RE: Master/Slave

Subject: RE: Master/Slave
From: Max Wyss <prodok -at- prodok -dot- ch>
To: Emru Townsend <etownsen -at- Softimage -dot- com>
Date: Tue, 16 May 2000 00:14:09 +0200


Technical writing must use the terminology used and understood by the
actual users of the document. It also must use the exact terms for given
facts, used in that particular industry. These terms have a very specific
meaning, and that meaning is clear to anyone who is actually using the

So, using an unusual term is one of the biggest sins one can do as
technical writer.

The big problem when using "alternative" terms is that they might have a
totally different meaning in that certain field, and then one ends up with
a potentially hazardous situation.

In short, using "alternative" terms in technical writing can be dangerous.
"Political correctness" has nothing lost in technical writing when it comes
to terminology. When a technical writer has problems with the terminology,
a change of industry might be worth considering. In that case, I suggest to
not go for industries having a long history, as one might find very
"offensive" terminology there.

Just my Zweiräppler.

Max Wyss
PRODOK Engineering
Low Paper workflows, Smart documents, PDF forms
CH-8906 Bonstetten, Switzerland

Fax: +41 1 700 20 37
e-mail: mailto:prodok -at- prodok -dot- ch

[ Building Bridges for Information ]


There's a tendency to lump "political correctness" as a monolithic entity,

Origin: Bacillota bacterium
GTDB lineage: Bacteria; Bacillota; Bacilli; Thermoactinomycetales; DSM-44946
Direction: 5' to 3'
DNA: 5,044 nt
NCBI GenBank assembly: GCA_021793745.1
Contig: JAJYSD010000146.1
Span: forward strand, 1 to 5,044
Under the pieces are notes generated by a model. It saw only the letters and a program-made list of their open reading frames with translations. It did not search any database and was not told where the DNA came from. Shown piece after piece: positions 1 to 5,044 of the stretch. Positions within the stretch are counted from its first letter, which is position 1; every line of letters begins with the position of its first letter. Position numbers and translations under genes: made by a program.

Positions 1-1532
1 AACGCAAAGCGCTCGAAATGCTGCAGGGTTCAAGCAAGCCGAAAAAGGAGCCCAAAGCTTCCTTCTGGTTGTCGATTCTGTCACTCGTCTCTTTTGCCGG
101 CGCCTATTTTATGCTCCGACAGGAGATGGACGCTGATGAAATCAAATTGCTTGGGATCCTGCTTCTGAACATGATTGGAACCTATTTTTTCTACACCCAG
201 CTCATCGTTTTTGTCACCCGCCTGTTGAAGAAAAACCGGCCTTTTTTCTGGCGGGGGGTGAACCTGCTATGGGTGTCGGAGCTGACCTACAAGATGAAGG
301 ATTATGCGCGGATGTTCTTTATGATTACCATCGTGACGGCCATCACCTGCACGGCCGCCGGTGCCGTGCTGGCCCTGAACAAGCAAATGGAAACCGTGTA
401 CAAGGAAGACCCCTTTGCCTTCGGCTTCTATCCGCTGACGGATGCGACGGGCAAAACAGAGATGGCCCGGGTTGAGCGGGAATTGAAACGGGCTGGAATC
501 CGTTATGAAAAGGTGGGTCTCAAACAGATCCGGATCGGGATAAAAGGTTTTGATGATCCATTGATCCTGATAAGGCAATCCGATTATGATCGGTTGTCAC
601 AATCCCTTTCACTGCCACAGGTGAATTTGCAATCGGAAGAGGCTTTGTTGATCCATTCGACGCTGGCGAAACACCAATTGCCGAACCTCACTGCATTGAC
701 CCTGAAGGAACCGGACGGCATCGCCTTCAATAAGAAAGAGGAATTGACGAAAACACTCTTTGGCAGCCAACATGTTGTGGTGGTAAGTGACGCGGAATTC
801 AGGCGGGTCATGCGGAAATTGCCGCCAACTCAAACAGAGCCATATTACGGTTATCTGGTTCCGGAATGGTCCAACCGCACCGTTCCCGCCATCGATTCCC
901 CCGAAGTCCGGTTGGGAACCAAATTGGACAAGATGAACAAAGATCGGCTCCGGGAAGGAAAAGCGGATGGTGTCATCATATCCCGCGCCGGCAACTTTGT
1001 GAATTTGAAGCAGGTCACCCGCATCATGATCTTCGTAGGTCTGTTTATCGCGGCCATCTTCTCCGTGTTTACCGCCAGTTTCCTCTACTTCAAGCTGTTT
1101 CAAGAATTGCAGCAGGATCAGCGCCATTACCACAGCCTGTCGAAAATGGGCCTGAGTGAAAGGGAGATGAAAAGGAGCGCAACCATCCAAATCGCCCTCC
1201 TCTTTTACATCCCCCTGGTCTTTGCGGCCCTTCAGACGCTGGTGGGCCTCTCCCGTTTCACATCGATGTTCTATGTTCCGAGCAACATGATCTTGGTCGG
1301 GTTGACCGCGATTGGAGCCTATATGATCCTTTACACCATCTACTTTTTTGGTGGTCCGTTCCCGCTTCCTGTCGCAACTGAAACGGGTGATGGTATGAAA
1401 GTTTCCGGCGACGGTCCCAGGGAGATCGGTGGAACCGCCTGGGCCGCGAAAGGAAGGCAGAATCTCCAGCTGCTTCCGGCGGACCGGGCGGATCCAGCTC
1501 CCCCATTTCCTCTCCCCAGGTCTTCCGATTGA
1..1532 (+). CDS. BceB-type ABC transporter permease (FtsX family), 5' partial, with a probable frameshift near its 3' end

where all of its practitioners think the same way and want the same things.
Accordingly, there's also a tendency to dehumanize the people behind the
sentiments. Let me add a personal element to this discussion.

Every time I open a manual and I see a reference to a master/slave
relationship, I feel a strange little twinge. I can't explain it, but it's
there. The thing is, I'm not one of those people who's easily set off by
"offensive" terms. I'm not even offended by it (or at least not in the
sense that many people think of when they discuss sensitive terminology). I
preach observing context and intent all the time. But something about that
term just makes me feel funny. When I'm writing, I use an alternate term if
it's possible to do so and remain clear. When it's not possible, I stick
with "master/slave." It's not that hard.

What people see as political correctness is really just a matter of thinking
about your audience. If you can avoid making people feel that discomfort
_and_ get your meaning across clearly, then why not?

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